The profile loading modules 218 contain software to manage external representations of the profile: reading and compiling it from various sources, saving it in its entirety, and maintaining a journal of changes to allow recovery from system failure.
In the preferred embodiment, the external representation is in a text format known as “KAL,” or Knowledge Assembly Language. Each class or instance detail that is represented in a KAL file is described on one line, possibly with marked continuation lines. Context/detail relationships are indicated by position in the file and indentation: the details of a particular instance will be directly after it in the file, indented one more level. FIG. 5a is a small exemplary profile in KAL format; at 505, the instance representing a dog named Fred is shown with three details, owner, color, and size, at a greater level of indentation. The person at 503, at the same level of indentation, is a detail of the same context as the dog.
In some embodiments, KAL includes directives to indicate that the profile is contained in several distinct computer files, and to control the order in which the files are processed during profile loading.
In aggregate, the detail lines in a KAL file set (a set of files holding a PAM profile in KAL format) constitute a detail outline corresponding to the profile detail tree. A detail d is represented in KAL as an indented detail line that:
for a class, has a representation of what the class corresponds to in English (or in qualified class notation—see below), followed by a double colon (::), such as the lines 600-648 in FIG. 5A; and
for an instance, has a representation of its class (what it corresponds to in English or in qualified class notation), followed by its instance ID if any prefixed by a number sign (#), optionally followed by a name of the instance, followed by a colon, followed by a representation of the value if any. See lines 503 and 508 in FIG. 5A for examples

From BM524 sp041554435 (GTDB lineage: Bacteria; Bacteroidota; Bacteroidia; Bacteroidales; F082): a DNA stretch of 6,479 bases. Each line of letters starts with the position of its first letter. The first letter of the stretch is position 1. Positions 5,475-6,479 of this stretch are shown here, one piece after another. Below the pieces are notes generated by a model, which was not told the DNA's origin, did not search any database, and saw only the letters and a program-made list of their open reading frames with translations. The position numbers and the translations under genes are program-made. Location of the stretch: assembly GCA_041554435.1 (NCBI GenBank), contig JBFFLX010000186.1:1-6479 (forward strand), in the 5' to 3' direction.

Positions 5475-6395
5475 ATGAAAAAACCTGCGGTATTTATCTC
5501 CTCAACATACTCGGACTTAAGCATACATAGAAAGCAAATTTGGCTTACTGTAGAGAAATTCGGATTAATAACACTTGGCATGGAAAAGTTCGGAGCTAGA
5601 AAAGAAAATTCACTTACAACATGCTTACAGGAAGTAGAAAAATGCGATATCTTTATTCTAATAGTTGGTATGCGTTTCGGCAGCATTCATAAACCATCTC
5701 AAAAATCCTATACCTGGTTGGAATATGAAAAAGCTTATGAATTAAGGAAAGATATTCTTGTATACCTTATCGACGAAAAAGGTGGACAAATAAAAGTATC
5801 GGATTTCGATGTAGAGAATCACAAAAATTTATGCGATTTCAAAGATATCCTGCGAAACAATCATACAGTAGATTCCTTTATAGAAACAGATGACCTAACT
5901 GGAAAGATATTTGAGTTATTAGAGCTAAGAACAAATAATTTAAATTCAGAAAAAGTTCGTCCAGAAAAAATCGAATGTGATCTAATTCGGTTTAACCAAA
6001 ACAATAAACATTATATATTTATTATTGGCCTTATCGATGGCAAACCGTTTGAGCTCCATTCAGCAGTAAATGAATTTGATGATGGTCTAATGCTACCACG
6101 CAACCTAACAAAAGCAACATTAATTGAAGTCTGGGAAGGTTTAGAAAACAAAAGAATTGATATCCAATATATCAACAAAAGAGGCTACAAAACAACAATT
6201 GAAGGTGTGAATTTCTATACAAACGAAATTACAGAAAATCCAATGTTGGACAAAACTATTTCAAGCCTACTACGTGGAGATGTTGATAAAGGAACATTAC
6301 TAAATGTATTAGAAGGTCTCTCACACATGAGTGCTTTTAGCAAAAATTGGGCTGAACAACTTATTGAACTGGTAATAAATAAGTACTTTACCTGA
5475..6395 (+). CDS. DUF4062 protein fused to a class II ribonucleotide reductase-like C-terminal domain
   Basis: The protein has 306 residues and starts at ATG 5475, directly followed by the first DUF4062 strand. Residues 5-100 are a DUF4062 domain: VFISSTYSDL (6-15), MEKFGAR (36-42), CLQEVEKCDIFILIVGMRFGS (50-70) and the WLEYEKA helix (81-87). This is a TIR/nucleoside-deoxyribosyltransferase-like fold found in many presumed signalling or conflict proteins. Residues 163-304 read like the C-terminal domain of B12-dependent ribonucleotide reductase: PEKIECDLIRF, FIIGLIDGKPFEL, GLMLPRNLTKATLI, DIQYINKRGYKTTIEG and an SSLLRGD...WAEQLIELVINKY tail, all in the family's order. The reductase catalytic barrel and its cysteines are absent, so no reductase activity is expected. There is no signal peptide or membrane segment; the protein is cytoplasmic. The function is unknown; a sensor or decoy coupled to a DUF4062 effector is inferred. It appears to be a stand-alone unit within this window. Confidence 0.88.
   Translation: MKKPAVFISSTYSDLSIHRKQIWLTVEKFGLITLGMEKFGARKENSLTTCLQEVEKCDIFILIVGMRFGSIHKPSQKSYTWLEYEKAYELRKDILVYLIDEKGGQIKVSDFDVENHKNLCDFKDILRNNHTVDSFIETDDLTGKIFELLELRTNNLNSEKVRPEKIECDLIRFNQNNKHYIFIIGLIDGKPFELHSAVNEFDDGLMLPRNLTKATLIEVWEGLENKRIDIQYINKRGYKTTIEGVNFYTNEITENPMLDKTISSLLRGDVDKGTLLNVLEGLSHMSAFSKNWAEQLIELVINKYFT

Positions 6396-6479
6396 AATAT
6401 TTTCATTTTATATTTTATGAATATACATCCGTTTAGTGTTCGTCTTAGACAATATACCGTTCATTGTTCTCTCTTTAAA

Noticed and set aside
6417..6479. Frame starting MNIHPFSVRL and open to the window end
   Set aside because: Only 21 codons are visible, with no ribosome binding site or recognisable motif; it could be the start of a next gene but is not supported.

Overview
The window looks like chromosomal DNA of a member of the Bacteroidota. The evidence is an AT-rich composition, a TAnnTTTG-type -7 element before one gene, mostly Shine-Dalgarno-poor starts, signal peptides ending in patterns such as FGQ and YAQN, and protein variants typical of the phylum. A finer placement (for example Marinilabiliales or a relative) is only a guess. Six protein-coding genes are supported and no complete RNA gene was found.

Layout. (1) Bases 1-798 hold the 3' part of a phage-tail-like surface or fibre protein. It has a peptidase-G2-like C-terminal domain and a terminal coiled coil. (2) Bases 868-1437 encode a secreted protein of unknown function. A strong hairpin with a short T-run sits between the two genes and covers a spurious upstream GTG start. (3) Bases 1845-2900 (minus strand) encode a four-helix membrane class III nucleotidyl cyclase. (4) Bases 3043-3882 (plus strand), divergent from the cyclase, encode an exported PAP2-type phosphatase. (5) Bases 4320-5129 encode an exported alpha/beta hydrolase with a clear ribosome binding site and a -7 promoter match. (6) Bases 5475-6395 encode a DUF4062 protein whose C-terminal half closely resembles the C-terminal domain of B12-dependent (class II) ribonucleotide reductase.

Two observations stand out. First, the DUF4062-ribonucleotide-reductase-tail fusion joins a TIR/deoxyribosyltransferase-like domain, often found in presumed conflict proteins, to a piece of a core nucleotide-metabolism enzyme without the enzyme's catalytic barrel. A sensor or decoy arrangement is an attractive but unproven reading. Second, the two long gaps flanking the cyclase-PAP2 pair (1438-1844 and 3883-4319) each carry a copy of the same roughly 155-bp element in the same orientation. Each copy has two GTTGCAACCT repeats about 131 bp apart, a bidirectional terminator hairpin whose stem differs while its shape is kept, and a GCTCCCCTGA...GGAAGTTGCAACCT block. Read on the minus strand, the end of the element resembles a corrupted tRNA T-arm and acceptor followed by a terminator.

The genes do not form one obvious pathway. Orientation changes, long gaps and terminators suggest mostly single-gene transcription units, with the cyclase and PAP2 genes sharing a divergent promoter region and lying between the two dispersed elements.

Because classes may correspond to English phrases, KAP (the program that reads KAL files) must be able to parse English phrases to get them into semantically useful qualified class form. When KAP must deal with a word not known in the profile, it will attempt to morphologically decompose that word into an inflection of a word that is known, unless the word is hyphenated, in which case KAP will parse it as a phrase.
The following paragraphs specify the KAL representations used by the preferred embodiment. For real examples of KAL, see many of the figures attached., as well as appendix A.
A profile is represented in KAL as a single detail outline. In fact, any subtree of a profile can be represented in KAL as a detail outline. The detail outline of a large profile could have hundreds of thousands or even millions of lines, reflecting the detail tree (context tree) organization of the profile. Each detail line in the outline, beyond the first, basically represents a detail in its context, that context being represented by the nearest preceding detail line that is one outline level up. (Note that a detail line might actually have additional continuation lines if, for instance, it is “prettyprinted”.) Each line in the detail outline has an indentation proportional to its depth in the outline. A detail represented by an detail line beyond the first is said to be placed in (its) context.
The KAL representation of a number (an integer or a real) is just the normal sort of programming language representation of that number.
The KAL representation of a string is just the characters in the string enclosed in double quotes (“), except that double quote and backslash characters in the string need to be preceded by a backslash.